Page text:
The Maritime History of the Great Lakes
Chronicle & Gazette (Kingston, ON), Nov. 26, 1845

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p.2 The Grampus Schooner came into this Port on Sunday, from Toronto, having on board 4718 barrels of flour, being the largest cargo of this description of produce, that has ever before arrived in the port of Kingston.

p.3 Drowned - Yesterday morning, about 8 o'clock, a young man named Patrick __, of Hamilton, who was employed as cabin boy on board the Grampus, fell overboard while emptying a coffee pot, and was drowned. The Vessel at the time was lying at anchor off Greer's Wharf, and although the young man was seen in the water for some time by the crews of other vessels in the harbor, no exertions were made to save him. The body has not yet been recovered. [Herald]

Arrival of Barges per the St. Lawrence Canals - The Steamer Albion, Capt. Chambers, arrived on Thursday night last, from Lachine, via the River, with four Barges in tow, having passed through the Beauharnois and Cornwall Canals, and having ascended the lesser Rapids, with one barge at a time in tow. This is the 1st practical use of the new Canals. [Whig]

The Algomah - This vessel, with a cargo of 11,000 bushels of wheat from Chicago, and 1000 bbls. flour, taken on, we believe, at Detroit, came out of the Welland Canal on Friday the 7th instant. Having been constructed for the enlarged Welland Canal, when completed, the Algomah was the largest vessel on Lake Ontario, and had to lighten through the canal, in its present unfinished state. After coming out of the canal on Friday, she was engaged in receiving by lighters, the part of her cargo she had discharged coming through. Before she had received all her cargo on board, the severe storm of Saturday and Sunday came on. She cast anchor off the mouth of the canal, and on Sunday morning, the wind having increased to a gale, Capt. Morgan discovered that his vessel was dragging her anchors, he slipped his cables, and run her ashore about half a mile above the mouth of the canal. The violence of the storm and the sea caused his vessel to beat with great force upon the shore, and she bilged and sunk, her bows in 5 and her stern in 8 feet of water.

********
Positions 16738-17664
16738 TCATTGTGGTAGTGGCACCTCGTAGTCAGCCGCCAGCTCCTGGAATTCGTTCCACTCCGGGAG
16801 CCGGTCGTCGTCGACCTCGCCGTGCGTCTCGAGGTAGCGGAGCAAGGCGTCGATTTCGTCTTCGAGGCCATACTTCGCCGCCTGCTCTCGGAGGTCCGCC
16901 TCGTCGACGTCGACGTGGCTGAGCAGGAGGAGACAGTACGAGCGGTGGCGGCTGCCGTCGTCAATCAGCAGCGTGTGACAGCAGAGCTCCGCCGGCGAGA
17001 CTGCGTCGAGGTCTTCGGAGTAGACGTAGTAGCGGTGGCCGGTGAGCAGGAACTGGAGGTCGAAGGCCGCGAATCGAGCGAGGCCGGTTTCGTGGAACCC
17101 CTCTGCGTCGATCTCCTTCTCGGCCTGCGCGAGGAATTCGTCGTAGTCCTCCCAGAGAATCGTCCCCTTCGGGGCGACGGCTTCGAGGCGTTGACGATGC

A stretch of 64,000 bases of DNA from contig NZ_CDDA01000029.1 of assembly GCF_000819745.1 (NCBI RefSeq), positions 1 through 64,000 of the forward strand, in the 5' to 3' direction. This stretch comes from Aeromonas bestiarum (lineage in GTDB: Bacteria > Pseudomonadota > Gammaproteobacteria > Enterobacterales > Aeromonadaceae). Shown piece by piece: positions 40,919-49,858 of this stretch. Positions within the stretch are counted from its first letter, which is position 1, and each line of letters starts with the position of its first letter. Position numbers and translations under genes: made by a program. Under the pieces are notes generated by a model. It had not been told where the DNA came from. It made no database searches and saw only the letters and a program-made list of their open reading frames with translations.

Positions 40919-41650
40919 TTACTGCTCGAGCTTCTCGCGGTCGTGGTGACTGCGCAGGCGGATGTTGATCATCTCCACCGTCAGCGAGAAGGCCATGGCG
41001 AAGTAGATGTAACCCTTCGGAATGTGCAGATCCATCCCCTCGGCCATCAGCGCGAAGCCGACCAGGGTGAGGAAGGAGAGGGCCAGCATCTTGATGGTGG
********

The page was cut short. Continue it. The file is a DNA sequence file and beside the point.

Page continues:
She had on board at the time 10,018 bushels wheat and 825 barrels flour. Most of the wheat will probably be lost, the flour saved with a slight damage. It is supposed the vessel will be got off with some damage, for which measures have been taken. The vessel and cargo are nearly and perhaps quite covered with insurance, of which the North Western had $8,000, and the Howard, Etna, and Globe the residue. [Oswego Daily Advertiser]

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Nov. 26, 1845
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Rick Neilson
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Public domain: Copyright has expired according to the applicable Canadian or American laws. No restrictions on use.
Maritime History of the Great Lakes
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Chronicle & Gazette (Kingston, ON), Nov. 26, 1845